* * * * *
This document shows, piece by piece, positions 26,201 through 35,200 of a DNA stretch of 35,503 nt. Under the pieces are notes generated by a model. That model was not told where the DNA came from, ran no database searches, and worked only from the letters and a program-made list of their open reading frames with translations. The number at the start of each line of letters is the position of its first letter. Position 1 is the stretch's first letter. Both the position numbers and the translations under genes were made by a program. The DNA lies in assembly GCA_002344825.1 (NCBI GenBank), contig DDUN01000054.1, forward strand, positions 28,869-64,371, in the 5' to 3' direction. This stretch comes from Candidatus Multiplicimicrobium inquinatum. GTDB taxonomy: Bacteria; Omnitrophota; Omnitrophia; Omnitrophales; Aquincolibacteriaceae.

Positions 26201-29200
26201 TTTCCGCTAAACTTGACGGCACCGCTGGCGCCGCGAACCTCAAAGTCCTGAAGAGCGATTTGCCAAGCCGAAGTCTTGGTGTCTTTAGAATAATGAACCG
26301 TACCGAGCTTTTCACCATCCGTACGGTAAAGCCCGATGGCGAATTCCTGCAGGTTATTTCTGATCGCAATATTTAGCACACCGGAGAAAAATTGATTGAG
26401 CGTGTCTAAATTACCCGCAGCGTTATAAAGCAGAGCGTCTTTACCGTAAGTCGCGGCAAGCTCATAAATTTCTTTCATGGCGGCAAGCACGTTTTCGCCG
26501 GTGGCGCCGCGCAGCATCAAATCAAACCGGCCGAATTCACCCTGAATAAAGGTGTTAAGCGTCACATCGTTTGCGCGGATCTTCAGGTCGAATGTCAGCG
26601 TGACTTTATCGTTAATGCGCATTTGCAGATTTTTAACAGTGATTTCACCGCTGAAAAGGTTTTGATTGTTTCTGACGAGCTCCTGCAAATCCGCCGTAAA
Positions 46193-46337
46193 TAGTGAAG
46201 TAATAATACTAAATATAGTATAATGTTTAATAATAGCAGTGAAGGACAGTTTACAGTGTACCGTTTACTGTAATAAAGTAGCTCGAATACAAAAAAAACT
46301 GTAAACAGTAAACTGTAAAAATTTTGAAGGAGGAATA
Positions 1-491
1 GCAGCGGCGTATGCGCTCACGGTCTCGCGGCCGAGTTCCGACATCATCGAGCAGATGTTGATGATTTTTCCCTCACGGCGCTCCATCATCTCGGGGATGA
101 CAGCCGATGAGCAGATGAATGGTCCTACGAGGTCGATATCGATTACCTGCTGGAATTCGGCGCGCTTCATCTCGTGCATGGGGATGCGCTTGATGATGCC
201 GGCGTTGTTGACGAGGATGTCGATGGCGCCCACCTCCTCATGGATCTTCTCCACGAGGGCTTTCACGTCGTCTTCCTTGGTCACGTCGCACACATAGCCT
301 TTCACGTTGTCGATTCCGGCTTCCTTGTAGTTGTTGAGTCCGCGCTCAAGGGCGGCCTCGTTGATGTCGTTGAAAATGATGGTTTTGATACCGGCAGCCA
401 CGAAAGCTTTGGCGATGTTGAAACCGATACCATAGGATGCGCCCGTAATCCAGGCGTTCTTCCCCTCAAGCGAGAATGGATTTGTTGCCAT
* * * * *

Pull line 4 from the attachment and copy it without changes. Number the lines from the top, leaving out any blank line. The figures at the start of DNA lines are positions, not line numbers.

26301 TACCGAGCTTTTCACCATCCGTACGGTAAAGCCCGATGGCGAATTCCTGCAGGTTATTTCTGATCGCAATATTTAGCACACCGGAGAAAAATTGATTGAG